But then for some reason which wasn’t all too clear to anyone, the three friends fell silent and became even slightly embarrassed, and all assumed a more formal attitude with each other. Well, life must go on. Once the past has been recalled, what then? After all, countless numbers of people have had encounters with old childhood friends. And since Nadia was to a large degree a restrained person, unexpected encounters generally made her uneasy. After a few more minutes she thought it best to make her excuses and leave Lastivka and Serhiy together. Although it is often said that girls grow up to be like their mothers, this is not altogether true. At least not in Nadia’s case. It should be pointed out that she was not at all like her mother who would decide that if you so much as knew someone from her village, or even from the neighbouring one, you were one of the family. “ Tse odnoselchan ” she used to say.

 

II

Цвіте терен , цвіте терен,
Листя опадає,
Хто в любові не знається
Той горя не знає.
Folksong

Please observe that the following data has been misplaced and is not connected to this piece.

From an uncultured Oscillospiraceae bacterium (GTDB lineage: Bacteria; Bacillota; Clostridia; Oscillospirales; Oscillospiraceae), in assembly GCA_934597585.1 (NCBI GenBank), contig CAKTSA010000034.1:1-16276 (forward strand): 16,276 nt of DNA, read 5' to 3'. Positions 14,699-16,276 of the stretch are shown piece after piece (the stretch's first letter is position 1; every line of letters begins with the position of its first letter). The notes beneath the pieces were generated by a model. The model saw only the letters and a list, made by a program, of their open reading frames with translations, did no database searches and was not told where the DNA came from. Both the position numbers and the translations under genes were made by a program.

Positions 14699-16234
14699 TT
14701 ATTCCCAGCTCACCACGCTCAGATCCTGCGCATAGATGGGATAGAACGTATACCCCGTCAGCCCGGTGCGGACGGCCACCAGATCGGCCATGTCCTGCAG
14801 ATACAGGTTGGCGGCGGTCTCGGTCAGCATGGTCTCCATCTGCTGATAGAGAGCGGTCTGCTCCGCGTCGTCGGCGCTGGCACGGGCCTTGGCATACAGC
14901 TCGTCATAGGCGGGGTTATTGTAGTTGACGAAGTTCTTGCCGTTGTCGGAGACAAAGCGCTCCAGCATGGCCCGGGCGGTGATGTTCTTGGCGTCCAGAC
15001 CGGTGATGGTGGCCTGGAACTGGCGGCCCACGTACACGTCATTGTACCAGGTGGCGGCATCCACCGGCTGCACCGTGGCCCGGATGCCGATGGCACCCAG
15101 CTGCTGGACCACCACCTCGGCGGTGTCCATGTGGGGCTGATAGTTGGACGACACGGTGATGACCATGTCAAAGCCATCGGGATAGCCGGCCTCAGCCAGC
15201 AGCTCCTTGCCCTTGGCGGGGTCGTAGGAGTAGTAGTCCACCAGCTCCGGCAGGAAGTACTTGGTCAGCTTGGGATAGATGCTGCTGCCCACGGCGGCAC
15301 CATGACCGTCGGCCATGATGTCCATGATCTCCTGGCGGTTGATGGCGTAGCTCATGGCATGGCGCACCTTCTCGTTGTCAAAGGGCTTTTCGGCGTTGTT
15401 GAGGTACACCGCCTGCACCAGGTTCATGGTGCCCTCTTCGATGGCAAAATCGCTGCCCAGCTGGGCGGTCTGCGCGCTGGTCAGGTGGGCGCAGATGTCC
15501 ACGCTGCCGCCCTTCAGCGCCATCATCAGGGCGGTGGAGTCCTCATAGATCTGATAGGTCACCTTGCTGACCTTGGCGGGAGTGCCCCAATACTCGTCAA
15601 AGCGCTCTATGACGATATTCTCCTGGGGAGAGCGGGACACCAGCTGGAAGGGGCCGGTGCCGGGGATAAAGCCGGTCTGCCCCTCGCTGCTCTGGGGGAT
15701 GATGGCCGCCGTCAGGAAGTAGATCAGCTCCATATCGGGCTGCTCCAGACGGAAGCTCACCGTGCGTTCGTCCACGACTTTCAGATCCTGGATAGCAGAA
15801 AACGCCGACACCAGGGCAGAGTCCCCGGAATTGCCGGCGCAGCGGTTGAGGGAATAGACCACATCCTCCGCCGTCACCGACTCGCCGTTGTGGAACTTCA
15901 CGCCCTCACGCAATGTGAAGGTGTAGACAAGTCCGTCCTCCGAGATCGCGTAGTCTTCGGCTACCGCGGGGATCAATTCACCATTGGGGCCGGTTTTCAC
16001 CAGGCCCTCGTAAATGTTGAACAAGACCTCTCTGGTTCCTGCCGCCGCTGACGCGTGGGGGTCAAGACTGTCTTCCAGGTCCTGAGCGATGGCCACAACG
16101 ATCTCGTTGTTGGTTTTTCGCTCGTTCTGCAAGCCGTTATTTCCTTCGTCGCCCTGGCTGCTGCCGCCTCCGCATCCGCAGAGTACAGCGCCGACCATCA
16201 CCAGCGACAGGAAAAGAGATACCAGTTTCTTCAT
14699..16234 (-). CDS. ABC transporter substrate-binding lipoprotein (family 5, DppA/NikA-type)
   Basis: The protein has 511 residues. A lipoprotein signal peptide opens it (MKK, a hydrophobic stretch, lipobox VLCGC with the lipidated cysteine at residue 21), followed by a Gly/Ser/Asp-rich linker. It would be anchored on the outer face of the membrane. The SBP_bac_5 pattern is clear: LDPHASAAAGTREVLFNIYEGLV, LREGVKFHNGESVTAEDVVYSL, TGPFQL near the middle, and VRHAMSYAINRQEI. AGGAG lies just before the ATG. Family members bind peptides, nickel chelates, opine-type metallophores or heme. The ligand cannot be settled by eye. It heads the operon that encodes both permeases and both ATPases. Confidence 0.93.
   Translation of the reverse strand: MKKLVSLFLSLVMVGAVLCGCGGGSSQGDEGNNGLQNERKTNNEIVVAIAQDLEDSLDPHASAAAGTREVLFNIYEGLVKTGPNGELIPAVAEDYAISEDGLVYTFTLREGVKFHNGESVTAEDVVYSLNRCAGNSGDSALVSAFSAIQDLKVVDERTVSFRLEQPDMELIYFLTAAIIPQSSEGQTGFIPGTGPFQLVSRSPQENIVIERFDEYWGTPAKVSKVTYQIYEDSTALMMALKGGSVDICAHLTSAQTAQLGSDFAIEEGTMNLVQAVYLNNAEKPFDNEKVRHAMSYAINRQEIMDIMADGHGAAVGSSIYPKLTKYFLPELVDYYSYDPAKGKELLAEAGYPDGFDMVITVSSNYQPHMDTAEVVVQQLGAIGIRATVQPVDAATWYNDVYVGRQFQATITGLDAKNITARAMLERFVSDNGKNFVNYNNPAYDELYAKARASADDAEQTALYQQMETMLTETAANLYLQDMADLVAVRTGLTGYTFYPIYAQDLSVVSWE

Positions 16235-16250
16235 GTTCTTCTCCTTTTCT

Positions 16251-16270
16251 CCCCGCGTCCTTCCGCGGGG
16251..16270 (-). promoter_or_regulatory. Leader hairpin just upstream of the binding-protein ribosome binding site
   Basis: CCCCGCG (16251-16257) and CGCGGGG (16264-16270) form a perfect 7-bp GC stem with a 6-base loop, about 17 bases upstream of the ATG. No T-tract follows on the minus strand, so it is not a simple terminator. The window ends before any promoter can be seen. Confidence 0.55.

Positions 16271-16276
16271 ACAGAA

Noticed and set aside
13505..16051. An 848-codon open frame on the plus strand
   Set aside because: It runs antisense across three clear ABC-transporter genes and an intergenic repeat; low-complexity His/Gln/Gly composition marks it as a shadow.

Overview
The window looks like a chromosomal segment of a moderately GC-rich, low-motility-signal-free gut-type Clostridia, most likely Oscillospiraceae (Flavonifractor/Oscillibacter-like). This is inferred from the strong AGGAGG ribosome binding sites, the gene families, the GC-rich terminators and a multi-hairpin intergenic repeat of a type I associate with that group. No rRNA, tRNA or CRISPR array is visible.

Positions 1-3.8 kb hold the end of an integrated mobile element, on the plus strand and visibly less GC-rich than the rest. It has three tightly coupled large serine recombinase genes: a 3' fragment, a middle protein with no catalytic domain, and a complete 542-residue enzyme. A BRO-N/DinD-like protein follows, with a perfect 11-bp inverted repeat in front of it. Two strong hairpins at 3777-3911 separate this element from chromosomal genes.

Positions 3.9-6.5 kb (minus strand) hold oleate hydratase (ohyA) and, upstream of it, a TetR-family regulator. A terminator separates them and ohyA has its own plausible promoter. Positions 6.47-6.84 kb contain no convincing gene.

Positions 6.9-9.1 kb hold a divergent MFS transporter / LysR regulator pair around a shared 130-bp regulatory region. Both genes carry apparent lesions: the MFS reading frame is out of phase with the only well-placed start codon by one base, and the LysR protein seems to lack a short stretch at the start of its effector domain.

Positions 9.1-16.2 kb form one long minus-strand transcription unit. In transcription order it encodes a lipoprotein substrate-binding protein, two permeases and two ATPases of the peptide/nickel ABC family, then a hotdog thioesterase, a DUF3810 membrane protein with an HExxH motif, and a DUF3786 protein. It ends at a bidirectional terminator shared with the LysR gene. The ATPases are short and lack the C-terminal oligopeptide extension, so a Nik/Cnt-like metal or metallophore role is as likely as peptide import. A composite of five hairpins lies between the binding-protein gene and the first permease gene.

THAT EVENING Dr. Ostap Hrutskowian invited almost everyone to a reception at his house— Professor Zhovtonizhka, Professor Kipybida, even Oleh Vilnytski—oh, everyone was there. Lastivka, naturally. And since Nadia was one of the keynote speakers at the conference, she was of course eagerly expected too. You know, many individuals are often surprised to learn that our people sometimes also live in fashionable parts of town. Why, even our own often acquire a look of disbelief on their faces the odd time they learn that a fellow countryman has in fact settled in one of these highly desirable areas. But they can be found. Not in large numbers, mind you. But here and there. And Dr. Ostap Hrutskowian was just such an example.